On Thursday 16 July 2020, an aircraft and a helicopter flew closer together than is permitted by the separation minima. The aircraft were both in the control area of Groningen Airport Eelde. LVNL (Air Traffic Control the Netherlands) conducted an investigation into this occurrence itself and reported the occurrence to the Onderzoeksraad voor Veiligheid (Dutch Safety Board).
Description of occurrence
A Cirrus SR20 aircraft and a B0-105 helicopter, both in the airspace on the north side of Groningen Airport Eelde, were handled by the approach controller via the radar screen. Both aircraft were flying according to Instrument Flight Rules (IFR). The aircraft was flying at an altitude of approximately 4,000 feet (1,200 metres) precisely behind the helicopter, which was flying at an altitude of approximately 3,000 feet (900 metres). Both aircraft intended to land at the airport and therefore needed to descend. Due to the faster speed of the aircraft compared to the helicopter, the air traffic controller intended to have the aircraft land earlier. This means that the aircraft would have to overtake the helicopter.
The air traffic controller instructed the helicopter pilot to descend from 3,000 feet to 2,000 feet (600 metres), an instruction that the helicopter pilot read back correctly and then carried out. The air traffic controller then informed the pilot of the aircraft about the new position of the helicopter (traffic info) before instructing the pilot of the aircraft to descend from 4,000 feet to 3,000 feet. This left 1,000 feet (300 metres) of separation between the aircraft and the helicopter, which is mandatory in this situation. The pilot of the aircraft did not hear the instruction properly and asked: 'down to where?'. The air traffic controller then made a mistake and responded by saying 'down to 2,000 feet', whereas it was supposed to be 3,000 feet, as in the original clearance. On the flight strip, where notes are made per flight, the air traffic controller then noted 3,000 feet. The pilot of the aircraft responded with 'down to 2,000 feet', which the air traffic controller did not notice. The air traffic controller’s radar screen showed that the aircraft is descending from 4,000 feet, but does not show the altitude to which the aircraft would descend; the air traffic controller keeps track of the cleared altitude on the flight strip.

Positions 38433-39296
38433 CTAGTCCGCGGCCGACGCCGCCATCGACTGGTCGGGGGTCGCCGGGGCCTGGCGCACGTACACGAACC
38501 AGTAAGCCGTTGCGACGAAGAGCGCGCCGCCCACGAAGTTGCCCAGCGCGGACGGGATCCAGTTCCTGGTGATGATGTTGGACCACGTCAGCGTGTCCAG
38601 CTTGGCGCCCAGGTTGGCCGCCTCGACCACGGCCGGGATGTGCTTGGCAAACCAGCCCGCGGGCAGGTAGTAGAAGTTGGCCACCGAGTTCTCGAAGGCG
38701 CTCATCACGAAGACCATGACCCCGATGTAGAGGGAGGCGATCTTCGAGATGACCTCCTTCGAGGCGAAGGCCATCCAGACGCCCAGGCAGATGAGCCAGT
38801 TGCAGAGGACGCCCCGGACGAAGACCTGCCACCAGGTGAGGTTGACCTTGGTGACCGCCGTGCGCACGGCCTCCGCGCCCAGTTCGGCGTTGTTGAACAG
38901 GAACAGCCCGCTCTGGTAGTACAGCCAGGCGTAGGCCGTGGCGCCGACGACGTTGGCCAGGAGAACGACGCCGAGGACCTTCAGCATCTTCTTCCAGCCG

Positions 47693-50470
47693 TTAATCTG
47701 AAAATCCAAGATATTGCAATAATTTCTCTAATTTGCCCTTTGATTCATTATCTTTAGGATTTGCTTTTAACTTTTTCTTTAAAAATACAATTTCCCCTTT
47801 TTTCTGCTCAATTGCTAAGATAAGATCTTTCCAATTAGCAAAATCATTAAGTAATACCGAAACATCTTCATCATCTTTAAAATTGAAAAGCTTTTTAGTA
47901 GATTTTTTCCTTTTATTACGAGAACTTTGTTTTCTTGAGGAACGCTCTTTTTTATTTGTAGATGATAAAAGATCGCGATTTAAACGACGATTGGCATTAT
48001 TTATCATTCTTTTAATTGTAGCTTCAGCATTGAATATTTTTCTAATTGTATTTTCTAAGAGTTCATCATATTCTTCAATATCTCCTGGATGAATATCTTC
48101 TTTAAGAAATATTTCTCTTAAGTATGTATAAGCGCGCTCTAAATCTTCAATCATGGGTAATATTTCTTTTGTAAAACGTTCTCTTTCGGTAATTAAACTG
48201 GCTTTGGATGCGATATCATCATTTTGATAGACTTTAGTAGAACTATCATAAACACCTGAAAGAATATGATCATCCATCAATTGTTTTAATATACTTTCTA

Just before the aircraft descended below 3,000 feet, the air traffic controller instructed the pilot not to reduce speed, because at that moment it was overtaking the helicopter, which was flying at 2,000 feet. The air traffic controller then focused on other air traffic in their air traffic control area, and there was a period of 40 seconds during which the aircraft descended below 3,000 feet, which was visible on the radar screen. As soon as the air traffic controller focused on the aircraft and the helicopter again, the air traffic controller observed that the aircraft had descended to 2,200 feet (670 metres), and the air traffic controller realised that the aircraft was descending to the same altitude at which the helicopter was located, i.e. 2,000 feet. At that time, the helicopter was flying approximately 2 nautical miles (3,700 metres) behind the aircraft at a slower speed.
The air traffic controller instructed the pilot of the aircraft to immediately start climbing and initiate a turn to increase the distance to the applicable separation standard, i.e. 1,000 feet (300 metres) vertically or 3 nautical miles (5,500 metres) horizontally.
Both the helicopter and the aircraft subsequently landed safely at Groningen Airport Eelde and both pilots indicated that they had not noticed that they had been closer to each other than prescribed in the separation standard.
The analysis after the occurrence showed that the minimum distance between the two aircraft had been 1.6 nautical miles (3,000 metres) horizontally and 500 feet (150 metres) vertically. The separation standard for the phase of the approach in which the flights were at that moment is 3 nautical miles horizontally or 1,000 feet vertically.
The occurrence was the result of the incorrect altitude instruction that was issued by the approach controller and not noticing that the pilot read back an different altitude than the approach controller had intended. The situation was recognised after the minimum separation standard had been exceeded, after which the air traffic controller intervened.
Classification: serious incident